Jonny came with me to the prison on Thursday and ran a workshop with my group; it was good for them to have a change of voice, and I wrote a poem I was quite pleased with. We left early, because in the evening I was running the Lydney slam, and Jonny was in the Lydney team, because he won the Lydney slam a few years ago when it was an individual slam. The Lydney team did really well, but were narrowly beaten by a team from Cheltenham. More importantly, we had a good audience who all had a great time – the poets were excellent! Afterwards, the Lydney festival organiser invited us back to his fantastic house (it has its own lake) for supper. Now, I had been asked to do some of my poems this year, and did a couple while the retired bank manager who was my scorer added up the final marks. During the supper, an older lady came up to me and said how much she had enjoyed the evening, and added, “The poets were all excellent, and your efforts were quite good too.” How rude! I thought. The other people around me were killing themselves laughing. Ah well. We do our best.

First thing on Friday morning was a Poetry Festival meeting, and in the afternoon I was with my GP surgery groups in Tewkesbury; all good. I wrote up the prison stuff, and then went off to manage another Festival event. This was completely different from the previous one – The Antipoet and Matt Harvey. I’ve known Matt for years, and have always loved his dry, gently humour, but I’ve never heard The Antipoet before, and they were great too. It was a fantastic event; sold out, and rightly so. The Bloke came with me, and even he enjoyed it. I went back to his place and just slept…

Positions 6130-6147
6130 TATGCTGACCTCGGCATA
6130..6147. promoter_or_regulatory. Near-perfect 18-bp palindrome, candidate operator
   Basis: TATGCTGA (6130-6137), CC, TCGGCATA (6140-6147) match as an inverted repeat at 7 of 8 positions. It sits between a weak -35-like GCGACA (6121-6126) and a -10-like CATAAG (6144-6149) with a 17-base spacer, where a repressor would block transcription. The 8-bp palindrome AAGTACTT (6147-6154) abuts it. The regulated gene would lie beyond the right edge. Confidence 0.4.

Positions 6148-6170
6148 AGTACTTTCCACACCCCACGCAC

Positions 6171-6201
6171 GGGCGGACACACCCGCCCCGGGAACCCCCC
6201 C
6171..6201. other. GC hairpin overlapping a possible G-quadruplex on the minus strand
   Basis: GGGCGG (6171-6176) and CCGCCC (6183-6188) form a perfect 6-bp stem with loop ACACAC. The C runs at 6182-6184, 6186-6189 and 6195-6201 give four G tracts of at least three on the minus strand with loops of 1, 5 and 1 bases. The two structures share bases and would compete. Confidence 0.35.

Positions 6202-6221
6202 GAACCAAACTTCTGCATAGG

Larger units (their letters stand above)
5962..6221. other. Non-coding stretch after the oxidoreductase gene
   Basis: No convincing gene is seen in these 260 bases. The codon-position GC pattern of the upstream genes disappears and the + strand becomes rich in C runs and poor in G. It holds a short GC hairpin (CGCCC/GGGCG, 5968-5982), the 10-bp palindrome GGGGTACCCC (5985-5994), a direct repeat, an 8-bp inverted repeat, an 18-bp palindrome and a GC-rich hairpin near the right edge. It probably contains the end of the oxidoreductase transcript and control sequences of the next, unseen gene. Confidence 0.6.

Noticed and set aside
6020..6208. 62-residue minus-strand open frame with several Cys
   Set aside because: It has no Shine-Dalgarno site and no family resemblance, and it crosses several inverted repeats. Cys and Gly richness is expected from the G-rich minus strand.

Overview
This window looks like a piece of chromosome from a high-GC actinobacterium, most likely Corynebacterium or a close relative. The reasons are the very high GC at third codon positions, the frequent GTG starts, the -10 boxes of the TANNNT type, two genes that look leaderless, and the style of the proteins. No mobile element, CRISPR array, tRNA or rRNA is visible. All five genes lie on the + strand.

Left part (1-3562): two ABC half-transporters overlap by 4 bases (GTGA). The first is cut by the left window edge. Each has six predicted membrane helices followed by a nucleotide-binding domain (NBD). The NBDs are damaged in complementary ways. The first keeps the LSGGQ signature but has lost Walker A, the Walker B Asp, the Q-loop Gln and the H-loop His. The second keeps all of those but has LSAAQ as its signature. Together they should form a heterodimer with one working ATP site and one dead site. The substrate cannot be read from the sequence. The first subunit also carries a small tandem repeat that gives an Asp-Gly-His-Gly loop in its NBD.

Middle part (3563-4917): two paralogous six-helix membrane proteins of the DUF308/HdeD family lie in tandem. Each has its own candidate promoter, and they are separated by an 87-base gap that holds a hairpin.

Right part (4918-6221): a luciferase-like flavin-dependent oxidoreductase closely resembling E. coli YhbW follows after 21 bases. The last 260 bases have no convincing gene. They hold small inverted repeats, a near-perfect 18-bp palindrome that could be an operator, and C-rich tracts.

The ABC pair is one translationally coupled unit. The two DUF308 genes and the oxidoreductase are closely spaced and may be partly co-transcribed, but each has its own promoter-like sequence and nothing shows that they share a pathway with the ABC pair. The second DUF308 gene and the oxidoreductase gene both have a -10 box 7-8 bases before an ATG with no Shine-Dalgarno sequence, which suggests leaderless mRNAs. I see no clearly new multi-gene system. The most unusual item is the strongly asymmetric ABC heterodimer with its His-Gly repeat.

…and left early on Saturday to go back to Ledbury. I was managing Michael Rosen’s events there. They both went well; he is a great entertainer, although not quite so good at time-keeping… but anyway, all was well.

As far as I recall, I did little on Saturday evening but sleep. On Sunday, I had my own gig at the Festival – part of the Poetry Breakfast, with Alison Brumfitt and Sally Crabtree. It was sold out, and the audience seemed to enjoy it a lot, although that might just have been because of the quality of the coffee, croissants and cakes that came in the ticket price.

And so I left the Festival, and went to the Tewkesbury Medieval Fair. I haven’t been to this before, although I’ve lived here since 1978. I’ve always sneered at people dressed up in silly costumes. But in fact it was fun (good weather helped), with loads of interesting stalls. I’m afraid the battle re-enactment wasn’t anything like as good as battles we see in films, though, except for a rather moving fight between the king and his son, the young prince. This morning I’ve been to an important Festival meeting and bought some food; the fridge was looking a bit empty.

And that was it – the end, theoretically, of this really busy period. However, now of course I have to catch up with all the leftover things that I didn’t do because I was concentrating on what was absolutely essential. I must answer emails and mail, sort out my email problem, do some hospital work, type up pieces of writing, get the prison newsletter together, and the book from last term’s GP group work, attack the jungle, do some house maintenance work, clear up the mess left in my living room by the young jackdaws…

I still like to think of it as the home straight, just to encourage myself, but of course it’s not really – just another corner turned.